Suzuki, T.

T. Sakamoto, Y. Taki, H. Miyakawa, T. Suzuki, H. Kobayashi, T. Kanda, J. Inst. Electron. Commun. Eng. Jpn. 46, 155 (1963), in Japanese.

Takeuchi, N.

Taki, Y.

T. Sakamoto, Y. Taki, H. Miyakawa, T. Suzuki, H. Kobayashi, T. Kanda, J. Inst. Electron. Commun. Eng. Jpn. 46, 155 (1963), in Japanese.

Appl. Opt.

IRE Trans. on Military Electr.

S. E. Craig, W. Fishbein, O. E. Ritenbach, IRE Trans. on Military Electr. MIL-6, 153 (1962).
[CrossRef]

J. Inst. Electron. Commun. Eng. Jpn.

T. Sakamoto, Y. Taki, H. Miyakawa, T. Suzuki, H. Kobayashi, T. Kanda, J. Inst. Electron. Commun. Eng. Jpn. 46, 155 (1963), in Japanese.

Other

H. Baba, K. Sakurai, F. Shimizu, to be published in Rev. Sci. Instrum.April (1983).

In the case of photon counting, a theory (Ref. 10) gives the counting efficiency in the form ζ=[1−exp(n¯Δt)]/n¯Δt, where n¯ is the average count of incident photons/sec and Δt is the unit gate time. The error limit of 10% in ζ corresponds to n¯Δt being 0.2, which gives n¯ to be 106 photons/sec for Δt = 200 nsec. This situation was attained by raising the discrimination level.

R. C. Dixon, Spread Spectrum Systems (Wiley, New York, 1976).

E. D. Hinkley, Ed., Laser Monitoring of the Atmosphere (Springer, New York, 1976).
[CrossRef]

Y. E. Lee, Statistical Theory of Communication (Wiley, New York, 1960).

R. A. Ferguson, “Feasibility Study of a cw Lidar Technique for Measurement of Plume Opacity,” Final Report SRI project 1979, EPA no. 650/2-73/037 (Nov.1973).

M. I. Skolnik, Ed., Radar Handbook (McGraw-Hill, New York, 1970), Chap. 16.

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Figures (5)

Fig. 1
Fig. 1

Example of M sequence (N = 15).

Fig. 2
Fig. 2

Schematic explanation of RM-CW lidar.

Fig. 3
Fig. 3

Block diagram of the experimental setup.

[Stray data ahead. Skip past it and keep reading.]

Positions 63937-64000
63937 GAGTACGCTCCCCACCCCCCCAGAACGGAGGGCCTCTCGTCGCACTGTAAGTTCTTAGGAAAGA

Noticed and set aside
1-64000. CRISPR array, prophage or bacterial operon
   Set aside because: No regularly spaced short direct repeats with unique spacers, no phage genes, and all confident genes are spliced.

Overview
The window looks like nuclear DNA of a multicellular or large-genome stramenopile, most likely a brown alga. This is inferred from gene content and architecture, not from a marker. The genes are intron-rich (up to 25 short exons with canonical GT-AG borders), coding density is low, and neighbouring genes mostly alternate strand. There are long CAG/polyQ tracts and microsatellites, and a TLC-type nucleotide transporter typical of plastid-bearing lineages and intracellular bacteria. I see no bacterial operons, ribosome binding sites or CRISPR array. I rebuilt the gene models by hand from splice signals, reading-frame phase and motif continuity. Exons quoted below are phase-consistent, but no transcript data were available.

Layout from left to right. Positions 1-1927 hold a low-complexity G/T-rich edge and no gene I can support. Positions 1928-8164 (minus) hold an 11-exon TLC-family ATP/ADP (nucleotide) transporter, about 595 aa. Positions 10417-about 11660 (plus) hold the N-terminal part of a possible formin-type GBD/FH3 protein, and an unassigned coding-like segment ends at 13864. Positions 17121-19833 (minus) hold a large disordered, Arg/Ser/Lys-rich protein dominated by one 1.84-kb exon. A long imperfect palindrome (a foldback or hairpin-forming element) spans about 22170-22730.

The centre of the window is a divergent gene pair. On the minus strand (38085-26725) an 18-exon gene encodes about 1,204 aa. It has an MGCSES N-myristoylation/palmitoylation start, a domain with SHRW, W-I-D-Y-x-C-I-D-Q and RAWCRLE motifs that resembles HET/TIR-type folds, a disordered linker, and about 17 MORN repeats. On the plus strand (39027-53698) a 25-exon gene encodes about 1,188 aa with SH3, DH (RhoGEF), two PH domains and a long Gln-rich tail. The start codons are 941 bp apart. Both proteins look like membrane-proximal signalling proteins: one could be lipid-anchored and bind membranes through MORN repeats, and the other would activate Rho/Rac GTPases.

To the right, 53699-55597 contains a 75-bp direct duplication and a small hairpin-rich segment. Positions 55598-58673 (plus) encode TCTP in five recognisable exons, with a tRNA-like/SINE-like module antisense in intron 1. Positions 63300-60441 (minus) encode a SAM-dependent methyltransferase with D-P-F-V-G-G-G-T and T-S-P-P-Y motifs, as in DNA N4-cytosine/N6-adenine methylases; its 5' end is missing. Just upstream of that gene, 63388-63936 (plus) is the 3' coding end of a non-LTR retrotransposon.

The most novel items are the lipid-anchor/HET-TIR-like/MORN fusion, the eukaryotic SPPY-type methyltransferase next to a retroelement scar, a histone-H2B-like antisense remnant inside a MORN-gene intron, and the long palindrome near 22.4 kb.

Fig. 4
Fig. 4

Example of RM-CW lidar measurement. Two optical axes of the transmitter and the laser crossed due to the nonparallelism of 4-mrad tilting. The crossover function Y(R) is shown by a dashed line. Two curves are adjusted to have the same initial slope at R = 0.85 km.

Fig. 5
Fig. 5

Example of RM-CW lidar measurement. Solid line is a theoretical fit of lidar return signal (absolute value is normalized to the experimental data). Dashed line shows the estimated crossover function Y(R), which is adjusted to have the same initial slope at R = 2.5 km with the lidar return signal.

Tables (1)

Tables Icon

Table 1 Features of the RM-CW Lidar

Equations (21)

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z ( t ) = 0 T x ( t t ) g ( t ) d t + b ( t ) .
g ( t ) = η ( c / 2 ) A r β r ( R ) T r ( R ) 2 Y ( R ) / R 2 ,
R = c t / 2 .
z ( t ) = P p t p g ( t ) + b ( t ) ,
x ( t t ) = P O a ( t t ) .
a ( t ) = i = 1 N a i · ( t i Δ t ) [ i ( modulo N ) ] , a i = 1 or 0 , ( t ) = 1 ( 0 t < Δ t ) ; 0 ( otherwise ) .
Ψ a , a ( j ) = 1 N i = 1 N a i a i + j = { 1 for j = 0 1 / N for j 0.
Ψ a , a ( j ) = 1 N i = 1 N a i a i + j = { ( N + 1 ) / 2 N l / N for j = 0 0 for j 0 ,
z ( t ) = i = 1 N z i · ( t i Δ t ) ,
b ( t ) = i = 1 N b i · ( t i Δ t ) ,
G ( t ) = g ( t ) Δ t = i = 1 N G i · ( t i Δ t ) ,
z i = P O j a i j G j + b i .
E ( A ) = A ˜ ( 1 / M ) m = 1 M A m ,
S j = N Ψ a , z ( j ) = i = 1 N a i + j z i = l P o G ¯ j + i = 1 N a i + j b i .
V j = E { [ l P o ( G j G ˜ j ) ] 2 } = E { [ i = 1 N a i j ( z i z ˜ i ) ] 2 } + E { [ i = 1 N a i j ( b b ˜ i ) ] 2 } = i = 1 N E [ ( z i z ˜ i ) 2 ] + i = 1 N E [ ( b i b ˜ i ) 2 ] .
ξ 2 E [ ( z i z ˜ i ) 2 ] = ξ z ˜ i ,
ξ 2 E [ ( b i b ˜ i ) 2 ] = ξ b ˜ i ,
V j = ( 1 / ξ ) ( i = 1 N z ˜ i + N b ¯ ) ,
V j = ( 1 / ξ ) [ i = 1 N ( P 0 k = 1 N a i k G ˜ k + b ˜ i ) + N b ¯ ] = ( 1 / ξ ) ( P 0 l k = 1 N G ˜ k + 2 N b ¯ ) = ( N / ξ ) ( P 0 l G ¯ + 2 b ¯ ) ,
( S / N ) RM = M × S j / V j = M ξ l P 0 G ˜ j l P 0 G ˜ + 2 b ¯ .
( S / N ) pulse = M ξ P p g ˜ j t p P p g ˜ j t p + 2 b ¯ .